The room was filled with an air of unease as Consul Patel anxiously awaited the arrival of Mr. Doppelberger. They were meeting to discuss the peculiar circumstances surrounding the police tent and the yellow caution tape that had been draped around the manhole in front of the Indian consulate for several days. The police car stood parked there for two days, then it disappeared, but the tent and the yellow tape had remained. Since the two police officers had briefly introduced themselves, put up the tent and cordoned it off, basically nothing had happened and the police tent was still covering the manhole, after five days.
As the clock ticked away, signaling the publisher's delayed arrival, Consul Patel grew increasingly restless. Finally, the door swung open, and Mr. Doppelberger entered, short of breath, his face etched with concern. He offered a curt nod of acknowledgment before taking a seat opposite Consul Patel.
"Fred, thank you for joining me," Consul Patel began, his voice tinged with urgency. "I'm sure you're aware of the peculiar situation that has unfolded outside our consulate. The police tent and the caution tape have been there this entire week, without any explanation or communication from the authorities. What did they find down there? Why are they not telling us anything?"
Friedemann Doppelberger leaned forward, his expression a mix of bewilderment and frustration. "I assure you that I share your concerns. I have contacted the local police repeatedly, but they say they have no new information. It is rather perplexing, to say the least."
Just as Mr. Doppelberger began to regain his breath, the office door swung open once again, and the consul's secretary, Miss Kapoor, hurriedly entered, clutching a newspaper in her hand. Her face was pale, reflecting the urgency of her interruption.
"Excuse me, gentlemen," Miss Kapoor interjected, her voice trembling. "But there's something you need to see."
She placed the newspaper on the table, exposing the bold, war-like headline: "MISSING." The words pierced the air, casting a somber shadow over the room. Mr. Doppelberger and Consul Patel exchanged alarmed glances, their hearts sinking with the realization of the unfolding quandary. The article beneath the headline detailed the mysterious disappearance of two police officers, Klaus Weber and Anna Müller. According to the news report, they had gone missing on the very day they first arrived at Graumannsweg, the same day the manhole had been cordoned off. Speculation filled the pages, suggesting foul play or an unforeseen accident.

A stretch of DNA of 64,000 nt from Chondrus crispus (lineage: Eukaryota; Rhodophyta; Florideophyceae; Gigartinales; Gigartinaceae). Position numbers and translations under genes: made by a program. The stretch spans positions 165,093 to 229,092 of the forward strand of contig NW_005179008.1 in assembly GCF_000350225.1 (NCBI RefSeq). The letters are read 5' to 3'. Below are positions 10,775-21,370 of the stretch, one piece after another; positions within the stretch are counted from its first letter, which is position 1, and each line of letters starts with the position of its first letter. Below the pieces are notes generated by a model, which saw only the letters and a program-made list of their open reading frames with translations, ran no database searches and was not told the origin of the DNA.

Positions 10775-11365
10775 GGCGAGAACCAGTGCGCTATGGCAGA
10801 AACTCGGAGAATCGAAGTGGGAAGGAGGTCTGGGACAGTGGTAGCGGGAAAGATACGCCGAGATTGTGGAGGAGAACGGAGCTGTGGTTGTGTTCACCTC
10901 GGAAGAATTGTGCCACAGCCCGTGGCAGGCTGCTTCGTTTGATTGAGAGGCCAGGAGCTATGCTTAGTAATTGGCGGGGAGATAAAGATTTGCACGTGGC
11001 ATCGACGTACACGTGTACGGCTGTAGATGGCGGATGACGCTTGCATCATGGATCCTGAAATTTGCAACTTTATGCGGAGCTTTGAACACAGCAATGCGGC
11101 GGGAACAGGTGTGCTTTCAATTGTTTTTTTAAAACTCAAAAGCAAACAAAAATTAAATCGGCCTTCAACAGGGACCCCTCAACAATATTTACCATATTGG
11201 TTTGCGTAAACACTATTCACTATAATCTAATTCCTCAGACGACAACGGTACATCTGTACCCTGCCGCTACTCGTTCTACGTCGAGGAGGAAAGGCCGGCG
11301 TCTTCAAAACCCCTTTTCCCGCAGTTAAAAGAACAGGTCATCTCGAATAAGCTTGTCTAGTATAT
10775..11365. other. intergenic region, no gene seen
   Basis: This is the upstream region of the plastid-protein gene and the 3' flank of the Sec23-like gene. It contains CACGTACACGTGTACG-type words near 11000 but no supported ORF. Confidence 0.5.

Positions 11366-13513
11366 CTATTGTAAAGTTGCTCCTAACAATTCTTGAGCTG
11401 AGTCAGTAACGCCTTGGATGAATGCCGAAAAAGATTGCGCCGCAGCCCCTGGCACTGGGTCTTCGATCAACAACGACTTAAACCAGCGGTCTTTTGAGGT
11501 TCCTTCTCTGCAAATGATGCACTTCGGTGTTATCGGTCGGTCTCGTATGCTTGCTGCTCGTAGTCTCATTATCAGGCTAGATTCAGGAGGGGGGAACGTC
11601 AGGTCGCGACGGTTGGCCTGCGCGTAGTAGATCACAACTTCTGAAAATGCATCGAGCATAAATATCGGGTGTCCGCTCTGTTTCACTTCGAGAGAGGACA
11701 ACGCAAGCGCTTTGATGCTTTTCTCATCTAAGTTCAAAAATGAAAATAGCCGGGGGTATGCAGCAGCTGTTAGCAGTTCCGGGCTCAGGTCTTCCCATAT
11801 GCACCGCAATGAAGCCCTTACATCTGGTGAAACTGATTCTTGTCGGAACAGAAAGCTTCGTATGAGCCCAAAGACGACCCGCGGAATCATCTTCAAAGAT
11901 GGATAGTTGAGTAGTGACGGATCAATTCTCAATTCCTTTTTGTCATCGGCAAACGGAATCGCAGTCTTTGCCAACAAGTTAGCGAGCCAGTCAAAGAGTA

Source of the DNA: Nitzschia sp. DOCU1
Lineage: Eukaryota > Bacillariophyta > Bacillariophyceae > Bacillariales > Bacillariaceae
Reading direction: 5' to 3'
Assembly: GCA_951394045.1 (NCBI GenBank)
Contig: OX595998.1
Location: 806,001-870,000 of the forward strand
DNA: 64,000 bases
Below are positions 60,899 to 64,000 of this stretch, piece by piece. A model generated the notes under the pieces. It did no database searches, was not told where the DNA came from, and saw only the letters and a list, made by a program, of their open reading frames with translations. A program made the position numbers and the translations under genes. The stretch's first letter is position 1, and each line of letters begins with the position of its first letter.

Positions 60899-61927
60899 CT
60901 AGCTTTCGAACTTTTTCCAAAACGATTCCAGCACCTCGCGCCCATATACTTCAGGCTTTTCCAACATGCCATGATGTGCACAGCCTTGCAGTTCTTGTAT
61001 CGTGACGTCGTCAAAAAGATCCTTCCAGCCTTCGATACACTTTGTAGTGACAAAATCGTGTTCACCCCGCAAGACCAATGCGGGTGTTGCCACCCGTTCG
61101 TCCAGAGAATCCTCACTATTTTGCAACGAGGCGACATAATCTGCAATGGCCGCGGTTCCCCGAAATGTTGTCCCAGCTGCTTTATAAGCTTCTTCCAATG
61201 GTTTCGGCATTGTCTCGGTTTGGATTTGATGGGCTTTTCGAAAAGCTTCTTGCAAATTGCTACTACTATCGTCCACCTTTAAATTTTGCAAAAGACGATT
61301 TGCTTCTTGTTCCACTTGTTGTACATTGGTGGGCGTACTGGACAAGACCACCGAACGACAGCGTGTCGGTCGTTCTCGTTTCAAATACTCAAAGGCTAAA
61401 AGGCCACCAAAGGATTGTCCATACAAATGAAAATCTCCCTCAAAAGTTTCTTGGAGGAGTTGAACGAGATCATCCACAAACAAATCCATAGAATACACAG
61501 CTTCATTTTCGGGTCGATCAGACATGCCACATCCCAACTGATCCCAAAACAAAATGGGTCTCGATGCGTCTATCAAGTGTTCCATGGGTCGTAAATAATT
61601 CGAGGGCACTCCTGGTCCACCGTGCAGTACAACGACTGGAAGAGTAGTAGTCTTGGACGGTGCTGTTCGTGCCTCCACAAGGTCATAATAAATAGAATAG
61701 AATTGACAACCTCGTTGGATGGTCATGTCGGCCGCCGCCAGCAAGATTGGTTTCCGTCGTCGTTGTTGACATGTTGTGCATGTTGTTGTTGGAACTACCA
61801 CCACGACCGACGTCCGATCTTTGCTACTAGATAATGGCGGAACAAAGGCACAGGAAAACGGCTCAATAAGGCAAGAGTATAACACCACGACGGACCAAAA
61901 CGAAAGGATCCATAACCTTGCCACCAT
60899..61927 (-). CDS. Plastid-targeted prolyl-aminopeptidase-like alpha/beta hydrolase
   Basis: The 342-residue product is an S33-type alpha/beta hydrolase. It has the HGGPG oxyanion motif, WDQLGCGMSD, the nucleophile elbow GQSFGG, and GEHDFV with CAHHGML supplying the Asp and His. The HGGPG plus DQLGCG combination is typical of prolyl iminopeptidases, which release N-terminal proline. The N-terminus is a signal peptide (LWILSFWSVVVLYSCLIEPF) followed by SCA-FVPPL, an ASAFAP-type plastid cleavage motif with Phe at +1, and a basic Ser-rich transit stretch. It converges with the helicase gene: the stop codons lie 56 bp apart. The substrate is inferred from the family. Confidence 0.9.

Consul Patel's hands trembled as he reached for the newspaper, reading the article in silence. Mr. Doppelberger's face fell, a mix of worry and disbelief etched upon his features. The weight of the situation descended upon them both, leaving a void that seemed insurmountable.
"We must take action." Friedemann Doppelberger finally spoke, his voice laced with determination. "I will reach out to my contacts within the police force and demand answers. These officers were simply carrying out their duty, and their sudden disappearance demands swift and thorough investigation. Is Eimsbüttel a safe borough? What is going on out there?"
Consul Patel nodded in agreement, a steely resolve replacing his earlier frustration. "I will contact New Dehli. This enigma is bigger than what we had thought."